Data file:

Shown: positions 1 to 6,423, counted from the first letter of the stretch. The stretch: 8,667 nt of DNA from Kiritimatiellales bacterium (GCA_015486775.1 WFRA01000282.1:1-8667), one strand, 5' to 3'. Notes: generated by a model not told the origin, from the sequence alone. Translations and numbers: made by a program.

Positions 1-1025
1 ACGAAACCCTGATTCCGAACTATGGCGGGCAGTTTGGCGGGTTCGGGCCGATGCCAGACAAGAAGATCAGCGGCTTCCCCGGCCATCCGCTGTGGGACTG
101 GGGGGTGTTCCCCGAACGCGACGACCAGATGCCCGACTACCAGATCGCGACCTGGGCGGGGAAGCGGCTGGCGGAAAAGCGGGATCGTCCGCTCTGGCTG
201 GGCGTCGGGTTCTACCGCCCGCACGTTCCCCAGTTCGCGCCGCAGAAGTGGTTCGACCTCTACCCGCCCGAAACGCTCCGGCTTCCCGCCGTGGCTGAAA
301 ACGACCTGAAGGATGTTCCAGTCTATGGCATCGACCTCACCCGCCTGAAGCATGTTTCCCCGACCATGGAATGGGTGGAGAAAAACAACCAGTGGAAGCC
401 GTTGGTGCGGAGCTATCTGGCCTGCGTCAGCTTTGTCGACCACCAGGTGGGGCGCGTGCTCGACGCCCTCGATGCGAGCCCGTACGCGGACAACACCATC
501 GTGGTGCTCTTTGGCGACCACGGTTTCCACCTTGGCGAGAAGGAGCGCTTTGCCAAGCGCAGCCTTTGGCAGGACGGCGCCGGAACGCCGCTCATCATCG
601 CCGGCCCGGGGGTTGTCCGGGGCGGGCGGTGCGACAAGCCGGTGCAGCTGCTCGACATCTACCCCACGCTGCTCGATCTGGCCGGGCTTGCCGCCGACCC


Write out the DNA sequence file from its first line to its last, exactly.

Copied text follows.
Shown: positions 1 to 6,423, counted from the first letter of the stretch. The stretch: 8,667 nt of DNA from Kiritimatiellales bacterium (GCA_015486775.1 WFRA01000282.1:1-8667), one strand, 5' to 3'. Notes: generated by a model not told the origin, from the sequence alone. Translations and numbers: made by a program.

Positions 1-1025
1 ACGAAACCCTGATTCCGAACTATGGCGGGCAGTTTGGCGGGTTCGGGCCGATGCCAGACAAGAAGATCAGCGGCTTCCCCGGCCATCCGCTGTGGGACTG
101 GGGGGTGTTCCCCGAACGCGACGACCAGATGCCCGACTACCAGATCGCGACCTGGGCGGGGAAGCGGCTGGCGGAAAAGCGGGATCGTCCGCTCTGGCTG
201 GGCGTCGGGTTCTACCGCCCGCACGTTCCCCAGTTCGCGCCGCAGAAGTGGTTCGACCTCTACCCGCCCGAAACGCTCCGGCTTCCCGCCGTGGCTGAAA
301 ACGACCTGAAGGATGTTCCAGTCTATGGCATCGACCTCACCCGCCTGAAGCATGTTTCCCCGACCATGGAATGGGTGGAGAAAAACAACCAGTGGAAGCC
401 GTTGGTGCGGAGCTATCTGGCCTGCGTCAGCTTTGTCGACCACCAGGTGGGGCGCGTGCTCGACGCCCTCGATGCGAGCCCGTACGCGGACAACACCATC
501 GTGGTGCTCTTTGGCGACCACGGTTTCCACCTTGGCGAGAAGGAGCGCTTTGCCAAGCGCAGCCTTTGGCAGGACGGCGCCGGAACGCCGCTCATCATCG
601 CCGGCCCGGGGGTTGTCCGGGGCGGGCGGTGCGACAAGCCGGTGCAGCTGCTCGACATCTACCCCACGCTGCTCGATCTGGCCGGGCTTGCCGCCGACCC